When my husband and I moved to our tract home on a quiet Northridge cul-de-sac four years ago, we knew what we were leaving behind--neighborhoods racked by crime, plagued by overcrowded schools, and surrounded by decaying business and retail districts.

What we didn't know is what we were coming to--that here, in spite of all the advantages of suburban living, we would have to face a different kind of ugliness.

It pains me to read about the 15-year-old black cheerleader in Orange County who was beaten almost beyond recognition, reportedly by club-wielding white youths yelling racial epithets. And the black couple in Agoura who have endured attack after attack on their home, replete with spray-painted swastikas and racial slurs. I hurt for those people, and I worry whether that kind of hate will spill over and touch my own family.

So far, our life in suburbia has been happy. Alyssa's world has been safe and comfortable, gently circumscribed by her father and me. We choose her friends carefully and filter what she learns about the world. We think we've taught her to appreciate its diversity and to be proud of her dark skin and the heritage it represents.

But I'm afraid that when she enters public school, she'll learn lessons other than 2 + 2 equals 4. She'll learn that there are people in this world--in her own neighborhood and in her own classroom--who believe she doesn't belong, that think she's less worthy, less capable, less deserving than they are. She will see there are people who will label her by skin color and make her the outsider, doomed to be defined only by her differentness.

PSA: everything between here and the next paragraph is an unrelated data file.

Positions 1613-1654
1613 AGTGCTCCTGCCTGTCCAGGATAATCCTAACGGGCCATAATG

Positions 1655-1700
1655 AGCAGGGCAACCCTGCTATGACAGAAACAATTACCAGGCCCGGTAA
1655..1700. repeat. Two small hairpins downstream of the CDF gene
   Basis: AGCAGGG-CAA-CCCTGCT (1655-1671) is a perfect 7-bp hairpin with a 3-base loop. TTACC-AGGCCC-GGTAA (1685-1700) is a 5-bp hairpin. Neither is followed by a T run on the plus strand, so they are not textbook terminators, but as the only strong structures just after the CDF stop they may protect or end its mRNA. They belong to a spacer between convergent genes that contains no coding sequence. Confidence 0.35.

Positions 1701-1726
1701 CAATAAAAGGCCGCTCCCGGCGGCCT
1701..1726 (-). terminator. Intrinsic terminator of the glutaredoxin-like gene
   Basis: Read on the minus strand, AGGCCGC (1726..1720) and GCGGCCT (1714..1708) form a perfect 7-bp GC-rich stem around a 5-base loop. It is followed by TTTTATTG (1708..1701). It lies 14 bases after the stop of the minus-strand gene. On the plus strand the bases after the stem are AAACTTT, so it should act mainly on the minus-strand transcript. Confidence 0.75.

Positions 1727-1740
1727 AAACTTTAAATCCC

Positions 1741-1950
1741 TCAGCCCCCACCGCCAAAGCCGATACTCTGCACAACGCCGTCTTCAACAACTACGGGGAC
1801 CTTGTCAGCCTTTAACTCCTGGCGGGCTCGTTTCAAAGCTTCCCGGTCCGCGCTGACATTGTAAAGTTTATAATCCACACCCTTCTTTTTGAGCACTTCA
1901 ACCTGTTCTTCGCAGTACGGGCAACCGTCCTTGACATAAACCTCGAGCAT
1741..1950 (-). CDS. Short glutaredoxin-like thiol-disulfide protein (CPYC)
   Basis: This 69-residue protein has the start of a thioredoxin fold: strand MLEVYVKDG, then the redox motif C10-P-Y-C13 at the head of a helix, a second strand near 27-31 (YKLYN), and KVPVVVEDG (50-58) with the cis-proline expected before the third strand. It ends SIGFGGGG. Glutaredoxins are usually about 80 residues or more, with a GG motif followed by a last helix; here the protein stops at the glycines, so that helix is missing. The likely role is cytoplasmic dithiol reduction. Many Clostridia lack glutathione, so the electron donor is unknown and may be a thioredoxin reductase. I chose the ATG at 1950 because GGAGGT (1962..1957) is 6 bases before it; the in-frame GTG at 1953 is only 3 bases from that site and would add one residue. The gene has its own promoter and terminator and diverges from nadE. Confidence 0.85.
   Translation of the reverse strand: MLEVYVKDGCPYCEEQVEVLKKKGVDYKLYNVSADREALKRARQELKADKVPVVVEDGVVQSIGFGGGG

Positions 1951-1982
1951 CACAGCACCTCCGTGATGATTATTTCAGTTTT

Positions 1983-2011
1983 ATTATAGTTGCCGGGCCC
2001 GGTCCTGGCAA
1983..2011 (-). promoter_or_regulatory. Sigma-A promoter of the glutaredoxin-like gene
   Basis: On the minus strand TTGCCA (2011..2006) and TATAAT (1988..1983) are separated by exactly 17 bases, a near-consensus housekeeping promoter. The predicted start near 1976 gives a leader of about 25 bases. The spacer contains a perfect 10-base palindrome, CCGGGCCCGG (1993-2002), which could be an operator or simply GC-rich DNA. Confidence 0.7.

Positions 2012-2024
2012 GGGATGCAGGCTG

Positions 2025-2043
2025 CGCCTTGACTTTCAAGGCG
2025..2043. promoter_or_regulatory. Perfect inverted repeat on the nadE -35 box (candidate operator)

How do I prepare her to cope, to continue believing in herself? Is it enough merely to answer her questions as they arise? Or should I arm her, put her on the offensive, and prepare her to blunt the attacks that might never even come? Am I seeing bogey men that don't exist?

In the long run, which is the bigger risk: Destroying my daughter's innocence to protect her from the racism I expect her to encounter, or sending her blithely out into that big, mean world with only her sweet innocence as a shield, and hoping she blossoms like the flowers that survive in our polluted air?

I wonder and worry, but I have no answers. Right now, like my daughter, I have only questions.